Sunday, Feb 27, 2005: “Resurrection: Interpreting the Easter Gospel; Chapter 3”

St. Mark’s Adult Education Meeting Summary
Resurrection: Interpreting the Easter Gospel, by Rowan Williams
Chapter 3: “Communities of Resurrection”
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Discussion Led By Mike Kreutzer
Sunday, February 27, 2005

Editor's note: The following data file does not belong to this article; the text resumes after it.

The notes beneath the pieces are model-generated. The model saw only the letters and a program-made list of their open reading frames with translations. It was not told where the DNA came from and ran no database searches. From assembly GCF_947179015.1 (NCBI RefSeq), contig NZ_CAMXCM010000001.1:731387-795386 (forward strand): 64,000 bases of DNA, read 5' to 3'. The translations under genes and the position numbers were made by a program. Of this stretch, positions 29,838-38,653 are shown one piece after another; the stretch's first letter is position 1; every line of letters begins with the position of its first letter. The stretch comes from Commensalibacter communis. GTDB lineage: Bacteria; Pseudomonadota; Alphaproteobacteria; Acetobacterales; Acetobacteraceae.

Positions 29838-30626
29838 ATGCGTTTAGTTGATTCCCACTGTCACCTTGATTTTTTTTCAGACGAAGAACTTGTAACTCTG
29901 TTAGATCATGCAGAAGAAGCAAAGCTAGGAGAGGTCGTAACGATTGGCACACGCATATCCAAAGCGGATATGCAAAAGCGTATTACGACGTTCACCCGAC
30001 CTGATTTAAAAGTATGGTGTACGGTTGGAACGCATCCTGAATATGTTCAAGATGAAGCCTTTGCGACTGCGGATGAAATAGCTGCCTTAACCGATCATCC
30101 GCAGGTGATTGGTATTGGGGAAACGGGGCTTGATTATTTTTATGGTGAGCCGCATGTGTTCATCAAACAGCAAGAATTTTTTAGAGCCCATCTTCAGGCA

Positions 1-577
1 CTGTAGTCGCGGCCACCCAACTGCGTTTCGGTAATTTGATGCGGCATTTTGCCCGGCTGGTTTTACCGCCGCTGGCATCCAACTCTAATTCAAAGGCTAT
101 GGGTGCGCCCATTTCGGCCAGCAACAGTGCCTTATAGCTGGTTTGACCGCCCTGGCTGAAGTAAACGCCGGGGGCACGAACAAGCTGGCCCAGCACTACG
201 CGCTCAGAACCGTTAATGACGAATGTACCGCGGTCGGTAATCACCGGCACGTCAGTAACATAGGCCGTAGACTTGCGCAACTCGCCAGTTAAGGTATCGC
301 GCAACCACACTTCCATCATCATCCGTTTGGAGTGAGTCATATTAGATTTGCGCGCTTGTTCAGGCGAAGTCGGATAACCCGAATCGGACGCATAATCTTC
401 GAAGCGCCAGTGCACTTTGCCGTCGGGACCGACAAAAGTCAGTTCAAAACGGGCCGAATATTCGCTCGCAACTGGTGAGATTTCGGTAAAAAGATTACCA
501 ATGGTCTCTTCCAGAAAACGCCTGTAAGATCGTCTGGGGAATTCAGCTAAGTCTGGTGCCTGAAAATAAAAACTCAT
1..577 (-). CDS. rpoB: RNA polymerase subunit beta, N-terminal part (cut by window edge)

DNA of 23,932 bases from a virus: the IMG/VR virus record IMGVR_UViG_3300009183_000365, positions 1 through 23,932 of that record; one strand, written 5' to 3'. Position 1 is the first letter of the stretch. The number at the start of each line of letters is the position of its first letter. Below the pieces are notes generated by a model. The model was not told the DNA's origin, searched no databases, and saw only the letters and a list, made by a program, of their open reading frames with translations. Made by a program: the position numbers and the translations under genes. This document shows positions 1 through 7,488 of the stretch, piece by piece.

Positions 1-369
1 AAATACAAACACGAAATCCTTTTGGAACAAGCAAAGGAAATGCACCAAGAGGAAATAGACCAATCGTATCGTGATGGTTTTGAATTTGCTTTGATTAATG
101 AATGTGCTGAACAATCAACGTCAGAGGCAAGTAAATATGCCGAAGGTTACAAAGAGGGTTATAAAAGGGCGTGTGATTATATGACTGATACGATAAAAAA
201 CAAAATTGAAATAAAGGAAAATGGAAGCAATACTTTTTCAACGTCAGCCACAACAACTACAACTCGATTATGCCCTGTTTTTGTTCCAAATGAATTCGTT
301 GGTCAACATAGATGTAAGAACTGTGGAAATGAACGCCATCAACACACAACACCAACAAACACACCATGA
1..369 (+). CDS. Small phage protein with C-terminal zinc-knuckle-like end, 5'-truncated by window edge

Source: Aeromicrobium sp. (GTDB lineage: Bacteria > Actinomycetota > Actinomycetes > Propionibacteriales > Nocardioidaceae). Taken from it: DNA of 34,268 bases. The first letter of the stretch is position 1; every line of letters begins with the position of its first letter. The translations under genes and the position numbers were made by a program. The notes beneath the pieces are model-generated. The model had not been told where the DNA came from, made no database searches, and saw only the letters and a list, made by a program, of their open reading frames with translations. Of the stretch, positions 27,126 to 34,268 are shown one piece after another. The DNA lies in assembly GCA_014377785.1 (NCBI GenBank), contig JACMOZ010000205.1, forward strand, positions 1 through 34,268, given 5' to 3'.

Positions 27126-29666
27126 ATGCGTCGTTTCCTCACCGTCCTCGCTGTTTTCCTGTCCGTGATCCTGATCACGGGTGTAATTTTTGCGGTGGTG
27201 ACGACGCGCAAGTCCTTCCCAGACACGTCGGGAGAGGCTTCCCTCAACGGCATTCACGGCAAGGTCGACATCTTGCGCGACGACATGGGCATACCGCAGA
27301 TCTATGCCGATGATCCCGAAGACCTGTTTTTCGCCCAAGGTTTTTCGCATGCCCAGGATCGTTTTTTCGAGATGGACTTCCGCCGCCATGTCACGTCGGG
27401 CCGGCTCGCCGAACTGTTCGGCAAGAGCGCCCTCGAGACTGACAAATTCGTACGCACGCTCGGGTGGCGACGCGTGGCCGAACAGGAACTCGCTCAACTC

GROUP DISCUSSION:  During times of insecurity fundamental types of religion can be very comforting in that they give exact answers.  Believe and you are saved.  In many of the mainline denominations, discussions seem to be a more intellectually higher level, and therefore more difficult to fully understand.  Fundamentalism has grown substantially in the past fifty years.  It began a small, poor ministry with the theme that even though we are tiny and in the minority “God is with us!”  Now that they are the majority and have gained significantly in wealth, God is still with them!  Look how he blesses us!  Just looking at the news today reminds us of our own sinful nature even within Christian communities.  There are the scandals within the Roman Catholic Church and the gay bishop issue within the Episcopal Church that have caused much concern.  In the Eucharist, we are living in that period between the betrayal and the resurrection.  We are guilty and restored and is symbolic of the entire life of the church.  There was discussion on the openness of the Eucharist, which varies widely within the Christian community.  Some churches allow participation to all persons, even those not baptized.  The Episcopal Church requires that person to be baptized, and the Roman Catholic Church and others require you to be a member before being allowed to receive.  The explanation for the Episcopal exclusion is that non-Christians may not acknowledge the role of Jesus at all.  So what would be the purpose of taking Holy Communion?  Confirmation used to be required until it was recognized that we enter into Christianity through the sacrament of baptism.  The Roman Catholics also believe in the ancient concept of transubstantiation where the “substance” changes, but the “accident” remains the same.  Episcopalians are taught to believe basically the same thing but are not particular about exacting definitions.  The main idea is that Christ is present!